“Suzanne is forty years old and has never had a close relationship. She spends most of her spare time reading books and browsing the web. Suzanne is most comfortable with casual, friendly relationships where nothing very personal is discussed.
Suzanne is married to a man who is out of touch with his feelings. He’s more interested in being married than in being married to Suzanne particularly. He has few friends, and does not expect closeness from Suzanne. He wants a woman just so he can fulfill the conventional role of husband. Their relationship is based on traditional roles, not on real intimacy. They rarely confide in each other.
Suzanne has smoked marijuana her entire adult life. She insists that she is not addicted — she tells herself she only does it for recreation, and that she has control. Besides using drugs on a regular basis, she tends to drink in settings when she doesn’t feel as socially capable as others.
Suzanne became depressed, but was not in touch with her feelings of abandonment and defectiveness. She spent much of her life making sure she was not in touch, and trying to escape her feelings.
Continue reading “escape artist”…
I walk towards Penn Station, after being unceremoniously dumped along with several other confused passengers at Grand Central by shuttle. While it’s hard to get a sense of how long it’ll take, the grid gives me the courage to continue on foot instead of waiting for a transferring shuttle.
I carry screenshots of a map on my phone, which I soon discover is a poor substitute for an actual map when navigating New York. The roads occasionally run in strange directions or skip numbers, and it’s enough to throw off my orientation.
Still, the city feels smaller than I thought. So many stories happen here, told in movies and novels and songs, that I’ve always expected it to be a size relative to the dreams people have. This is what F. Scott Fitzgerald must have felt when he climbed the Empire State Building, saw the limits of the city for the first time from within, and was left “with the awful realization that New York was a city after all and not a universe”.
I passed through here many years ago when I was too young to be scared of what could go wrong, and too much in love to care anyway. That journey — on my way to Jersey by bus — was far longer than this one through Toronto by plane. I survived then, that’s how I know I’ll survive this, no matter what happens.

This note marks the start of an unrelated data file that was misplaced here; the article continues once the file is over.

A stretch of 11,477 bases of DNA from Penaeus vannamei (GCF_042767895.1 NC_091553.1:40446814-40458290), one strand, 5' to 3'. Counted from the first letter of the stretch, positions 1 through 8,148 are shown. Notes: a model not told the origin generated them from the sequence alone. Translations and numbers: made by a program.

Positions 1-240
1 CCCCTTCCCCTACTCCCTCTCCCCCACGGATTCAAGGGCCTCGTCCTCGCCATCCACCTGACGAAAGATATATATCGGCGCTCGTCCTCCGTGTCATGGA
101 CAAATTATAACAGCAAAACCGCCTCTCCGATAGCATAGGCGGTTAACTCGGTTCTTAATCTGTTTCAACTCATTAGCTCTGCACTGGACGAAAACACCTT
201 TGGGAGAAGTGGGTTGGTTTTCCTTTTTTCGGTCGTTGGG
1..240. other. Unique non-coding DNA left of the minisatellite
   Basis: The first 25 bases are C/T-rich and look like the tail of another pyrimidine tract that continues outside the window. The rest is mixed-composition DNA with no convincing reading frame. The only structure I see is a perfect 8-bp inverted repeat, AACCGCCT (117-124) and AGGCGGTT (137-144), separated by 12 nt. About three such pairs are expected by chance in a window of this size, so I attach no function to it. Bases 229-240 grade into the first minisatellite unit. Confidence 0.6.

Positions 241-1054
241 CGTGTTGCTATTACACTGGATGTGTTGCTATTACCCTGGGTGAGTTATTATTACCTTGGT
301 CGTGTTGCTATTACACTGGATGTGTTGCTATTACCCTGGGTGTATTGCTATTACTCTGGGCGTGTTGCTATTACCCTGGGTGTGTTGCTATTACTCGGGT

Continue reading “Escape from New York, part 2″…
He’s a great guy who looks particularly nice in a skinny tie. His deep, smokey eyes seem to slay every woman he meets, and even the ones he hasn’t yet. There’s a strapping masculinity that you like, carried in the angles of his face, but a gentle smile reveals his true personality.
He’s intelligent enough to challenge that mind of yours, but so down-to-earth that you’d never feel inadequate. He’s constantly creative and a musical genius, and I know you’d appreciate his work as much as he’d appreciate yours, even if they’re in different mediums. He can let loose and have a great time, but he’s responsible enough to know when to stop. He’s confident, but modest. Funny without being crude or clownish. Thoughtful and kind. Generous with his time, his thoughts, his possessions, and his life. He’s the total package, but most important of all, I know he’d make you happy.
And while I’ve always been unbearably jealous when I think of you with anyone else (and maybe I chose him cause I like to think he reminds me of myself), he’s the only guy I wouldn’t mind you being with if it can’t be me, cause it would be such a waste otherwise.
The fall is holding out against the winter, trees clutching bright leaves before the chill breaks their grips. It’s wonderfully warm among such colours, and we walk in the valleys of Appalachia to take in the smell of mountain air as rustic hands around us work livestock and soil. In old Aramaic, Damascus means “a well-watered place”, a fitting name as the rain soon grows too heavy to be exploring the tiny town, population 981.
Continue reading “a well-watered place”…
It’s slow going in the house of mirth. We’ve been exploring parts of Scotland every day, so we decided to take a day off to watch acclaimed British sitcoms and movies. I’m so happy here. It finally feels like I’m on vacation, as Dennis likes to remind me when I say I shouldn’t eat any more ice cream. Where else does someone keep my dishes delightfully warm in the oven before serving me? Luckily, Dennis is also something of an accomplished keyboard player. Jamming with new people, learning their unique strengths and the sound they can get from their instruments, is always more fun than I can describe.
Funny to think that we’d only met once before at Aaron’s wedding five years ago, and kept in touch from across of the pond. Introverts like us never forget those kinds of connections, cause it’s so rare to find a person to whom you can easily talk for hours. He lives the same life I have now, the same life I see myself having many years into the future. Even our cats are alike.
Dennis had this conservatory built as a room where he could lounge during the day. The polycarbonate ceiling lets plenty of light through and keeps the space bright and warm and sunny and I’ve decided that I need a room like this.
When the sun sets it can get quite chilly, so then we move to the main room and put the fire on.
Continue reading “Scotland, Day 7: Edinburgh”…